Advanced search

following on from my "can I take ds out with chicken pox" thread..

(35 Posts)
LiegeAndLief Mon 13-Jun-11 20:17:41

So ds is all scabbed over, went back to school today and no I didn't take him out.


Dd hasn't had it and has no symptoms. She was obviously in very close contact with ds all the while, so seems highly likely that she is currently incubating (although I am still bfing her, no idea whether the antibody thing still happens at nearly 2yo). I had thought I would keep away from toddler groups for a couple of weeks, where she is likely to be sharing toys and be in very close contact with other children and possibly pregnant women or newborns, but not keep her in otherwise.

All the mums I've spoken to today though seem to think I'm overreacting and should just carry on as normal. WWYD? There seems to be a CP outbreak going on around here, local pre-schools and schools have cases, so there are probably lots of contagious pre-spot children around.

clemetteattlee Mon 13-Jun-11 20:23:02

Just carry on as normal. It is not likely this first-time pregnant mums will be at playgroups, and if there are other pregnant mums who haven't had it and there is a local outbreak then they will probably be staying in themselves.

LiegeAndLief Mon 13-Jun-11 20:50:37

Was it you Clemette who went against the grain of opinion on the other thread and told me I could take ds out? In the interest of balance I need further opinions please! wink

clemetteattlee Mon 13-Jun-11 20:53:48

It was. A lone voice in the wilderness me...

revolutionscoop Mon 13-Jun-11 20:57:07

Er, clemetteattlee, that is diabolically bad advice. Not all pregnant women even know they are vulnerable to CP. Speaking as someone who actually contracted Chicken Pox in the second trimester, this is not a disease to be trifled with and the consequences for pregnant women can be pretty catastrophic. Also the disease is definitely more contagious before the spots actually appear. OP, I would try to keep her away from baby groups etc within reason, certainly ones which are held in enclosed spaces. The park is a better idea, as is visiting friends (or having them visit you).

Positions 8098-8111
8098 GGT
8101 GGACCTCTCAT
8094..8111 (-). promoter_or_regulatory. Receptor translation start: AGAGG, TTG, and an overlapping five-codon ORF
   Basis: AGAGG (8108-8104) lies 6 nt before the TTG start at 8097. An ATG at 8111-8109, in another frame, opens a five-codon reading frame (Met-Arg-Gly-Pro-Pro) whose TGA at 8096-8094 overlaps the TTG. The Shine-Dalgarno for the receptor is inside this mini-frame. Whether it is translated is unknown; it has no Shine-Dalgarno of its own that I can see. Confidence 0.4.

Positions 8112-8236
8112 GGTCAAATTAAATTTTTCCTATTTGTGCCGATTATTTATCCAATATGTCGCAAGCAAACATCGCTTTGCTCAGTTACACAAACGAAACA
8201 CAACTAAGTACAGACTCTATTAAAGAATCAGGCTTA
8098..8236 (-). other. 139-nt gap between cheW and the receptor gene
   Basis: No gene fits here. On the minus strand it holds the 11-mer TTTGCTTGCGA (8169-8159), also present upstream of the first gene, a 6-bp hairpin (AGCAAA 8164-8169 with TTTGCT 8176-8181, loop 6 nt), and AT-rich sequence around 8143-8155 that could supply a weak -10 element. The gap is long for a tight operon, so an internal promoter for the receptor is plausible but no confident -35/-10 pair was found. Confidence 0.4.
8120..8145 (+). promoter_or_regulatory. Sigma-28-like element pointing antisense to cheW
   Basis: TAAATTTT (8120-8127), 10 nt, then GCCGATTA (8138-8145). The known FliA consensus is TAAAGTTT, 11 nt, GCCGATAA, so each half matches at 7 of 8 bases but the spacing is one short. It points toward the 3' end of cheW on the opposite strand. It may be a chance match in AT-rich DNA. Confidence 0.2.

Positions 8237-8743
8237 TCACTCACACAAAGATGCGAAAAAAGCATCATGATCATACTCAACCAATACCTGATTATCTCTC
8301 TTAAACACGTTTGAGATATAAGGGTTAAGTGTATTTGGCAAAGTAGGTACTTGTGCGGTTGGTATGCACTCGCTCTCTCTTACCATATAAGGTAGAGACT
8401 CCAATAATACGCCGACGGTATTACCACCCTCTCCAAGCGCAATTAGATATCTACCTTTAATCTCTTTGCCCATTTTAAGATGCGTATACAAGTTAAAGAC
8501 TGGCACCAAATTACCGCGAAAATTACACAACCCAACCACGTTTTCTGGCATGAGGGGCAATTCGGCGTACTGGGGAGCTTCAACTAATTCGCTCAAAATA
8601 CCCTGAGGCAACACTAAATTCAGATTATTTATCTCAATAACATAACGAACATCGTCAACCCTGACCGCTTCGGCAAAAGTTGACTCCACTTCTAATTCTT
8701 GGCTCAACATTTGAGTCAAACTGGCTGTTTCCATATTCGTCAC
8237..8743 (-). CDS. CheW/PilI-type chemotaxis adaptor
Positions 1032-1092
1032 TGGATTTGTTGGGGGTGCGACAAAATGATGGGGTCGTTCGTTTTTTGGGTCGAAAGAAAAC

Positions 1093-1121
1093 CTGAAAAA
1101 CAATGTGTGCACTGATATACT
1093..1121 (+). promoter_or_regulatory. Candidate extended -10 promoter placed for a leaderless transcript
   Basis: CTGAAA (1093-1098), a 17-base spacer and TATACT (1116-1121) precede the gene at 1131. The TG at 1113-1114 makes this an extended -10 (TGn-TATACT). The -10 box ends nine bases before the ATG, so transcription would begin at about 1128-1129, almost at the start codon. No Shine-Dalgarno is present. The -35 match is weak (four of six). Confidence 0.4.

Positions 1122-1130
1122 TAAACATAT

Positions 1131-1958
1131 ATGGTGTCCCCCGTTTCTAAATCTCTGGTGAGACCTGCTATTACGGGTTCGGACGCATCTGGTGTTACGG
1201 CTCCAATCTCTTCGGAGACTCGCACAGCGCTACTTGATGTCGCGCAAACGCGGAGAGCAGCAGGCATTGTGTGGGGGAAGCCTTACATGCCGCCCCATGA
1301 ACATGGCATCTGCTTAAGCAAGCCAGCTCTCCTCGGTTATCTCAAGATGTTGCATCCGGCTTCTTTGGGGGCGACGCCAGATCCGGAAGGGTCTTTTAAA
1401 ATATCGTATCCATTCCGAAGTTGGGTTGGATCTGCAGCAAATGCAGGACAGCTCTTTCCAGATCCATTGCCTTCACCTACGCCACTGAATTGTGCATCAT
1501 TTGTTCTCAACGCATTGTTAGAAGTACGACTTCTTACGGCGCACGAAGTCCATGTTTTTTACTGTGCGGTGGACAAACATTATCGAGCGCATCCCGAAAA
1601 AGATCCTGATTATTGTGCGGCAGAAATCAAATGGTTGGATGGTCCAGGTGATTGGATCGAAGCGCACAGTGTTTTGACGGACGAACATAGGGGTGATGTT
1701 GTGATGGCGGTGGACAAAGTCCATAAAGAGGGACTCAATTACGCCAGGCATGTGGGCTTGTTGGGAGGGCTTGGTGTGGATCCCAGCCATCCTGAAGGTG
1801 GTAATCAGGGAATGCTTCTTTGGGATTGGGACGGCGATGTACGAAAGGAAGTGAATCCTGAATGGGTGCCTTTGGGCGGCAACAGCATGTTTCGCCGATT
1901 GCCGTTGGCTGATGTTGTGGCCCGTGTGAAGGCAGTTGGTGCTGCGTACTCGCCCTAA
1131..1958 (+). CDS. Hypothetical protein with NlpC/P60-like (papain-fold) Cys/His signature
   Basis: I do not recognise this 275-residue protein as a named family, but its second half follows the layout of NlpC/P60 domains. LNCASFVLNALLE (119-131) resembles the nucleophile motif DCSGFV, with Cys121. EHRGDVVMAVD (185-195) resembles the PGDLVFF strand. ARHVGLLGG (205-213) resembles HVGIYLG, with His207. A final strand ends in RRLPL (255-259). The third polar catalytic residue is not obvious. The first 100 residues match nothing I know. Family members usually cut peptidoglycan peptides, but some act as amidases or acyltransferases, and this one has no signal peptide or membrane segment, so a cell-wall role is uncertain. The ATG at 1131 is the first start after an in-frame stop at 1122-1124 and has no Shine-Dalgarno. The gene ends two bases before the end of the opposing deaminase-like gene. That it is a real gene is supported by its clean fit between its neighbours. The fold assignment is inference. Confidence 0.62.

TattyDevine Mon 13-Jun-11 20:58:21

Ah this is the dilemma isn't it. I had this earlier in the year when my baby daughter had it. It was half term when she came down with it, of course. So we stayed in all of half term week so she wasn't spreading it around. It was miserable for DS.

The next weeks she was crusted over and he was due back at preschool. I knew full well he would probably be incubating it, because he hadn't had it and they play closely together. But the incubation period is 10-21 days, so what do I do, keep him home for a futher 2 weeks "just in case" after the most boring half term week ever, or send him into preschool, and see if he goes on to develop it?

I sent him to preschool. He did go on to develop it, and came out in spots the week after - so he had a whole week at preschool whilst he was his most infectious.

The following week he was home with me in the 2nd most boring week of his life, whilst he waited to crust over.

Honestly, you are damned if you do and damned if you don't so you follow the official rules and if you inadvertantly or otherwise end up passing it on to someone, well, sorry but someone probably did the same which is probably how your own kids got it...

revolutionscoop Mon 13-Jun-11 20:59:19

Meant to add, the virus is airborne, transmitted via coughs and sneezes.

greensnail Mon 13-Jun-11 21:01:11

I would carry on as normal. You don't know she's definitely incubating it. My 2yo DD1 didn't seem to get it despite being stuck in with DD2 when she had it. They're both still bf so I don't think that made any difference.

clemetteattlee Mon 13-Jun-11 21:01:23

Diabolical hmm
OPs DD doesn't have chicken pox, she just may have. Given your non diabolical advice, should nurseries close if they have one outbreak of CP given that all the children will be exposed and therefore also their maybe pregnant mothers?
What was interesting on the other thread was that, in other European countries, there is no quarantining of CP at all, with children with CP still going to school if they were well.

feebeecat Mon 13-Jun-11 21:01:50

I had same dilemma when one of my twins had cp, thing is there was nothing wrong with the other and although likely she would develop it (and she did after a two week wait),it wasn't definite and I had no reason to keep her off all that time. I also canvassed opinion from other mothers & they had no problems with her being there.
Business as usual. If you kept a child indoors every time they 'may' be harbouring something, you may never leave the house again!

LiegeAndLief Mon 13-Jun-11 21:04:03

I have been taking her into school with me to drop off/pick up ds and no one has complained, although they must know she is likely incubating as ds is still covered in (crusted) spots! My biggest dilemma is a toddler group thingy which I have already paid for (pay for whole term in one go), but I know there will be at least one pregnant woman and one newborn baby there. I really don't think I can bring myself to go, I'll feel so guilty the whole time I'm there. I even felt guilty taking her into school today despite them have several cases there already!

2cats2many Mon 13-Jun-11 21:04:34

Some siblings get chickenpox years apart. You'll only know if she has it when she gets the spots.

schmee Mon 13-Jun-11 21:14:42